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Land SYNOP (surface synoptic observations) Station Network

Status: Not defined
Publication State:


Observation stations within the Land SYNOP station network transmit their observations, made on land, in the form of a SYNOP message. The international SYNOP message format has been used for the real time transmission of synoptic weather observations for about 50 years. Today it is used at some 200 or more Met Office or auxiliary UK stations for observations made at hourly, 3-hourly, 6-hourly or irregular intervals. As well as the UK station, there are thousands of SYNOP stations distributed globally resulting in around 60,000 reports a day. Data are extracted for the 4 principal synoptic periods (00-06, 06-12, 12-18 and 18-00 UT) and delivered to the BADC at 13:30, 19:30, 01:30, and 07:30 respectively (all in GMT). The SYNOP message contains observed elements such as weather, cloud, temperature, humidity, wind, visibility, and pressure.

Abbreviation: Not defined
Keywords: Not defined

platformType:      station_group
location:      GeographicBoundingBox: Longitude: -180.000 to 180.000; Latitude: 90.000 to -90.000
Previously used record indentifiers:

More Information (under review)

Operational Details
  1. Transmission of a SYNOP message

    In order for a SYNOP message to be transmitted by an observation station, specific instruments are required to perform to certain standards. These include an anemometer, thermometer, station observer, sunshine recorder, visiometer, barometer, hygrometer, and raingauge. SYNOP messages are typically sent every six hours on shortwave using radioteletype (RTTY) and consist of groups of numbers (and slashes where data is not available). The message is decoded and the relevant parameters are stored in the MIDAS dataset and in the MetDB dataset on the BADC website.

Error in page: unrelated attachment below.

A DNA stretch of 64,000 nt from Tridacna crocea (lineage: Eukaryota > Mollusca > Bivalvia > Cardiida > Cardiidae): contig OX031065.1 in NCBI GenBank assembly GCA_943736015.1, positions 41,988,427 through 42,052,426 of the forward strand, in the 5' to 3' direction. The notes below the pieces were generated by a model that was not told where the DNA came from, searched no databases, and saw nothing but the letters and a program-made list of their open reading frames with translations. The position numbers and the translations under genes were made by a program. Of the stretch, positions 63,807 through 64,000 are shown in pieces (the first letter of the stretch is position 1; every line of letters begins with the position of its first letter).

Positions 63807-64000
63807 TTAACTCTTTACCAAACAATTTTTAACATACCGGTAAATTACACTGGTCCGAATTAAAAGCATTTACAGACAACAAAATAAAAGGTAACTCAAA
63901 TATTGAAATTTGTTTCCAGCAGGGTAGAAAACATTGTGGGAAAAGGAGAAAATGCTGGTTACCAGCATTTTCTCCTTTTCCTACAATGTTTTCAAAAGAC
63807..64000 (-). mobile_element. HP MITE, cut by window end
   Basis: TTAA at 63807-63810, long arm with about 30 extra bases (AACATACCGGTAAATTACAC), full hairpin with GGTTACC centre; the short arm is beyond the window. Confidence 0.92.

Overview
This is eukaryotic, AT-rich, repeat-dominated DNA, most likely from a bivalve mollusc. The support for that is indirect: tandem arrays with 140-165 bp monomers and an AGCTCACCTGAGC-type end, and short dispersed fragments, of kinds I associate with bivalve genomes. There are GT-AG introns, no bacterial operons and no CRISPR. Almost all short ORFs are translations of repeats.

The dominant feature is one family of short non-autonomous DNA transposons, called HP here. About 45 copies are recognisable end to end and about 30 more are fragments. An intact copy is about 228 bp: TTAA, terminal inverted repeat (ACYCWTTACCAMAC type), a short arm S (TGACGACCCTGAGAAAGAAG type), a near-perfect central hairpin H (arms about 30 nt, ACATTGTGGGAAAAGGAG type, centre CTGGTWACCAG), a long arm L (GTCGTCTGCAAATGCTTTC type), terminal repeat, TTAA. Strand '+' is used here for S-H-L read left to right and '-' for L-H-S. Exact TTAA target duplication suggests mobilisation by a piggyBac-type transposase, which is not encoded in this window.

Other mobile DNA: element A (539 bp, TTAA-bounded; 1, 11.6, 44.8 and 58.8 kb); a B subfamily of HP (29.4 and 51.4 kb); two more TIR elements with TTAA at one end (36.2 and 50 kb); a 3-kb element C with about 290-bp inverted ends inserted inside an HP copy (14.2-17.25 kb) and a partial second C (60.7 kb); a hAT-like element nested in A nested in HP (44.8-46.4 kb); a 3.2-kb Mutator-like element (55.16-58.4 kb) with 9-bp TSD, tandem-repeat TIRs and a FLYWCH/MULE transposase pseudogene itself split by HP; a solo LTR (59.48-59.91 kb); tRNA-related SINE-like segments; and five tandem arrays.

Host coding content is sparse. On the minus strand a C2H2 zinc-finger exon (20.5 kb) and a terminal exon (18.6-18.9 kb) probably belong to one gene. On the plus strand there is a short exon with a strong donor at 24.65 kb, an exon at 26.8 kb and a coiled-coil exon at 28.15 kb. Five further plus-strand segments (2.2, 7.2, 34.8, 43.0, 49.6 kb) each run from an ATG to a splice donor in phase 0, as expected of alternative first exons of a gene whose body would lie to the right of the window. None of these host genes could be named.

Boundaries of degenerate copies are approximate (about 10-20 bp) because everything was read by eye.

The SYNOP message is transmitted globally on a spatial scale of 83.65 latitude to -83.167 latitude, and 179.283 longitude to -179.366 longitude.

Who to contact

If you have queries about these pages or about obtaining the Met Office surface stations data from the BADC then you should contact CEDA Support. Your query should be answered within one working day. When follow-up work is required, the CEDA support will carry out the work as quickly and efficiently as possible, and in any case, the user will be kept informed of progress.

Platform location

Related parties